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Capacitive Load Banks

ASCO load bank capacitors
What is Capacitive Load?

In alternating current systems, voltage and current rise and fall at the frequency of the power source. Whether voltage and current rise together depends on the characteristics of the load, for which there are three types. Resistive loads, such as heating elements and incandescent lighting, have the least effect, with voltage and current rising and falling together, a condition known as unity. Inductive loads, associated with energy used to spin motors and create magnetic fields, cause changes in voltage to lag changes in current. The ratio by which voltage leads or lags current is known as the Power Factor.
A graph showing a capacitive leading power factor
Capacitive loads are the third type, and are opposite of inductive loads. Capacitive loads include energy stored in materials and devices, such as capacitors, and cause changes in voltage to lag behind changes in current. Capacitive loads are less common than inductive and resistive loads, but are becoming more common with the deployment of increasingly complex electronics.

What is a Capacitive Load Bank?

Capacitive load banks produce the same effect as any other load bank. It applies load to a circuit and dissipates the resulting electrical energy to simulate a specific application. However, unlike other load banks, capacitive load banks use capacitors, which contain two conductive surfaces separated by an insulator to store potential energy in an electric field.

Capacitive load banks house industrial capacitors within an equipment enclosure, and are rated in Volt-Ampere/kilo Volt-Ampere (VArs/kVArs). Their controls allow operators to specify the exact amount of load required for a test. For most applications, capacitive load banks are used together with resistive load banks to adjust the power factor. ASCO’s market-leading Sigma controls allow fully customizable power factor selection to suit each application. The controls allow operator to work in percentages of load, and to select loads as small as 1 kVAr depending on the model.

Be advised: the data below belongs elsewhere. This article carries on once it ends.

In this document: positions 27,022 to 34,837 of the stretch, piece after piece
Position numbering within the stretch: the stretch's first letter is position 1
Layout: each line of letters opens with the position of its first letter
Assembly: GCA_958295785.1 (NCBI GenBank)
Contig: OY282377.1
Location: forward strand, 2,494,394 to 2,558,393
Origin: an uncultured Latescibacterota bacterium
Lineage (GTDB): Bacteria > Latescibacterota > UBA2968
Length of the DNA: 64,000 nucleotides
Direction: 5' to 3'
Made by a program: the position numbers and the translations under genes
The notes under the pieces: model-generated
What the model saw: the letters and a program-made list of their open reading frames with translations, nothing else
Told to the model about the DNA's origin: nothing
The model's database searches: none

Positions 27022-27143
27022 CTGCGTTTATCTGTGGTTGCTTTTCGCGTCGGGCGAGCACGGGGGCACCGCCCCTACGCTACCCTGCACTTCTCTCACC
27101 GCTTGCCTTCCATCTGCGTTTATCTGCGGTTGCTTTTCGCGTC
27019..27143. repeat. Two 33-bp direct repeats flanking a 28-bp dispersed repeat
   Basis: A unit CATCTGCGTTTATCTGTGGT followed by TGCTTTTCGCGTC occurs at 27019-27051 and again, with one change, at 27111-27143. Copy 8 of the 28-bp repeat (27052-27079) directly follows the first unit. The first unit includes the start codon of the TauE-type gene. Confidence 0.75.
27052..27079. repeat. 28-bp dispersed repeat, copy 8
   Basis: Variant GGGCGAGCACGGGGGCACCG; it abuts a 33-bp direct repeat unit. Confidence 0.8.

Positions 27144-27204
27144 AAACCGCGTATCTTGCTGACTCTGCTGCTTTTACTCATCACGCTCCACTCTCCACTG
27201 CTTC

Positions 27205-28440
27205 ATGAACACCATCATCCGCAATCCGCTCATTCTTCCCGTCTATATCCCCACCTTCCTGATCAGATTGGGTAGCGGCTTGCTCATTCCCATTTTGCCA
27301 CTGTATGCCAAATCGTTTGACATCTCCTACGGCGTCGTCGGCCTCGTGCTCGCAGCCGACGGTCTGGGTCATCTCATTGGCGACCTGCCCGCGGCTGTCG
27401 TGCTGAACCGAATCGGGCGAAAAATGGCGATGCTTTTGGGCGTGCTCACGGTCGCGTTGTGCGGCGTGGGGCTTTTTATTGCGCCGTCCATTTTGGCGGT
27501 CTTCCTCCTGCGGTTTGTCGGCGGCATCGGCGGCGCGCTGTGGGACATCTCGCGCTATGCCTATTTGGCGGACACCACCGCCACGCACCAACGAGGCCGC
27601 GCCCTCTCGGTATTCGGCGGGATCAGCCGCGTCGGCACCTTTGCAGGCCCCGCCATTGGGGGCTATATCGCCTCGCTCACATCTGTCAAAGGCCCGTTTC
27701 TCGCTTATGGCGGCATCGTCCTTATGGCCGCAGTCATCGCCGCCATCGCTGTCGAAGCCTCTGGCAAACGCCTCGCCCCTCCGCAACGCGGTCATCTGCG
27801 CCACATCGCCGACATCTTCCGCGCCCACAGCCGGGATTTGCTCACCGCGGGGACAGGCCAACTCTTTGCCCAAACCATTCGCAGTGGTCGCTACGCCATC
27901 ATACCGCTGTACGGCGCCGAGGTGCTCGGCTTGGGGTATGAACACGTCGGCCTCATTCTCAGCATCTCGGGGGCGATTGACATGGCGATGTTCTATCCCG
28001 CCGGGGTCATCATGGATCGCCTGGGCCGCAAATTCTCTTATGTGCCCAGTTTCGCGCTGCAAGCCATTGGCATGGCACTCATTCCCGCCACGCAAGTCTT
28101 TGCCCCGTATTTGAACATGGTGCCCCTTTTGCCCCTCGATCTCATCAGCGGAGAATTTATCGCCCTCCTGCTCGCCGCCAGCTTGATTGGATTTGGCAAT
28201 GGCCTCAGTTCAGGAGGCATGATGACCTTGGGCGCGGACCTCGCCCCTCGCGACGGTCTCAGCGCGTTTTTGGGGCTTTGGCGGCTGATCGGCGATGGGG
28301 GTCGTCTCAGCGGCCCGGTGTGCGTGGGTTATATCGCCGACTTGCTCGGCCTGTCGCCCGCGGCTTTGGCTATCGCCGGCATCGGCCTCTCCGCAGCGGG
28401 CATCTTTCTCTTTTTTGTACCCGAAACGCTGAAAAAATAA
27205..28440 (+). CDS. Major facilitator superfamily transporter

Common Capacitive Load Bank Applications

Power Factor Correction

Capacitive load banks are often used to adjust power factors in industrial facilities, where capacitive load banks are added to circuits to counteract inductive loads from motors, compressors, and lighting. This moves power factors close to 1, a condition known as unity. The closer to unity, the more efficient and economical a facility will become.

Power System Research and Development

Capacitive load banks are often permanently installed at research and development facilities to evaluate how power systems adapt to fluctuations in capacitive load. Specific load profiles are applied for prescribed time periods. If a system satisfactorily adapts to changes in capacitive load, testing can progress to the next stage. Capacitive load banks are especially common in marine gen-set testing because inductive devices such as inverters and battery packs are increasingly used in marine applications.
A graph showing a capacitive leading power factor

For more information about capacitive load banks please read the white paper

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